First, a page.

Home to stunning patterned red sandstone boulders and peaks, Native American petroglyphs, waterfalls, and impressive views that span the 13-mile national park, Red Rock Canyon National Conservation Area is, to put it simply, striking. And it’s this stark beauty so close to Las Vegas, NV that may just pull you away from the Strip and down one of its many trails. There’s a certain allure to Red Rocks as it’s intimately called by the climbing community that sparks adventure.
Curious to know what adventures called to me? I’ll share it all with you below, but promise me you’ll also carve out your own adventure as well as there’s so much to see and do in this area!
White Rock Mountain Loop
Distance: 6 miles
Difficulty level: moderate to difficult
Elevation: over 1,000 feet
Entrance: Willow Spring Picnic area
What to bring: sunscreen, hat, plenty of water, sunglasses and comfortably worn hiking boots and thick socks
This trail winds in and out of multiple habitats and encompasses pretty much everything you’d expect on a good hike: a waterfall, solid elevation gain leading to panoramic views, various mountain ranges and rock formations, canyons and the occasional wildlife encounter. According to the park’s map, this area is also the most popular for bighorn sheep sightings!
The trail starts at the Willow Spring Picnic area. Snuggled into vast mountains, the area is easily accessible and offers decent parking – depending on the season. Get up early to avoid having to park down the road.
Add on a visit to the Native American pictographs, which are located just a short walk away from the picnic entrance, and you’re in for another treat! There are signs that will guide you there so keep an eye out for those.
From there, be sure to hop over to Lost Creek Canyon Trail after, a must-do for families with little ones as there’s a discovery area for youngsters. After meandering around this area connect to the actual White Rock trailhead by following a path back to the picnic area and crossing the road.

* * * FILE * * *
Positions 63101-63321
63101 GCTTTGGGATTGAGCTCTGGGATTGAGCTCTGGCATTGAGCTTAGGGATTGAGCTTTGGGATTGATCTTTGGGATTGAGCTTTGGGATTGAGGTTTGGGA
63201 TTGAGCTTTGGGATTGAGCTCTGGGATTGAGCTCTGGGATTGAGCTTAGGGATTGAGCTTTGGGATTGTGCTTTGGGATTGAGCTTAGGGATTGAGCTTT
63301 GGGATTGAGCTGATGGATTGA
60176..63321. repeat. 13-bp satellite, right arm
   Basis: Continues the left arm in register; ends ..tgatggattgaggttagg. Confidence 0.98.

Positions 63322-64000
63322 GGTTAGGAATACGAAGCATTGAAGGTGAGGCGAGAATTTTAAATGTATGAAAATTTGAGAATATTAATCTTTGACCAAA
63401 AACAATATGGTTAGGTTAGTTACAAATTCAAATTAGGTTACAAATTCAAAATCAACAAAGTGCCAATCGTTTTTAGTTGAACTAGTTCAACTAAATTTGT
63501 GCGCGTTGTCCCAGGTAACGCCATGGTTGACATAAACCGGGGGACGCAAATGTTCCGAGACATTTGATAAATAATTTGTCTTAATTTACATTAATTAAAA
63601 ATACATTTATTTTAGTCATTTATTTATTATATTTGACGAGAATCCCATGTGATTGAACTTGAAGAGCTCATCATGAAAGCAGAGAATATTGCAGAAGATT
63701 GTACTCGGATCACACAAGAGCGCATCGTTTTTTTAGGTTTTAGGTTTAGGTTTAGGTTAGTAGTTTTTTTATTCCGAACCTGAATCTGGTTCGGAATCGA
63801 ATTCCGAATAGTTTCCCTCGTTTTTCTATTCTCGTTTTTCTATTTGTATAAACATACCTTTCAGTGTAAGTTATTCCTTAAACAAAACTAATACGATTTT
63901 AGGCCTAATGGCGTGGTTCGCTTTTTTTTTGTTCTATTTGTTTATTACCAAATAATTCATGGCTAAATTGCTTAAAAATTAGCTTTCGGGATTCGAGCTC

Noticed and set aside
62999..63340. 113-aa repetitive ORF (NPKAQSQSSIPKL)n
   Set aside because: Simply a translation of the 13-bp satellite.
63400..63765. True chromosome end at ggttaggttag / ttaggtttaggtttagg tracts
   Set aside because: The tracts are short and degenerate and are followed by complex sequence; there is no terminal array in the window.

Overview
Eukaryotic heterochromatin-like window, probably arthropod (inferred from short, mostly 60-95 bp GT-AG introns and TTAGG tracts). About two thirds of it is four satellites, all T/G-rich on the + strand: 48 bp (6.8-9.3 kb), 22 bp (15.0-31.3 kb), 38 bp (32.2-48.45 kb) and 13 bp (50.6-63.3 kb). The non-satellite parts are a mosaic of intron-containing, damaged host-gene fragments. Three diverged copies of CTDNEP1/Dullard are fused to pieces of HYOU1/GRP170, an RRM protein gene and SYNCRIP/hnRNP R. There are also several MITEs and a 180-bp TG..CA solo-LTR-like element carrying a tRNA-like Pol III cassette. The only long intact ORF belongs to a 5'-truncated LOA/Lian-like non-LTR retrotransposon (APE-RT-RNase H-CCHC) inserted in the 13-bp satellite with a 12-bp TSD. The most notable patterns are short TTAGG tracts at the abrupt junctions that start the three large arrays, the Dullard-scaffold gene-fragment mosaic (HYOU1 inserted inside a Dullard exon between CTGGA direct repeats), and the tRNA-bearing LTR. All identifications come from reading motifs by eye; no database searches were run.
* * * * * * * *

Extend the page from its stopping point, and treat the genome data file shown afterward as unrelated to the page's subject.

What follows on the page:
The White Rock trail takes you up and around the most northwestern part of the National Park with picturesque views of the Lime Canyon and Mount Wilson Wildernesses. Climb up through spotted sandstone boulders, cottonwood trees and mountain ranges splashed with color. Along the way back to the picnic area, stop by La Madre Spring for a quick dip before finishing your trek.
Red Rocks brings the boulders, and boy do I mean that. It’s known in the bouldering community as the “nice place to boulder” and there are many reasons why. There are thousands of bouldering problems here for climbers of any skill level from V0 to V10. Here’s what you should know:
- Pack it out: Please understand that these climbing areas are precious to everyone and should definitely be seen and played on by anyone wishing to do so. Therefore, it’s extremely important that we do our part by maintaining these areas. Please pick up and pack out your trash and treat the boulders like you would a close family member: with respect.
- Consult Mountain Project: It’s honestly the best resource to determine which boulders are suitable for your skill level and desire. See more here.
- Practice safety: Climbing outside is a lot more difficult than it is indoors at the gym. Ensure you have a crash pad and remember that once you reach the top you also need to come back down.
- Be mindful of weather: Remember sandstone can get damaged when wet and makes for unsafe bouldering conditions.
- Scope out bouldering problems for beginners: poker chips, plumber’s crack and perfect poser are great V0-V1 problems to either start with or warm up on – make sure you climb up the correct side!
Scenic Loop Drive
The last must-do in Red Rocks that I’m going to suggest is taking a drive into the park and cruising in and out of the landscape taking pictures whenever you see fit.
And if you get the chance and have the ability, I also highly recommend long boarding down this road as it just looks BADASS. Adventure well, my friend!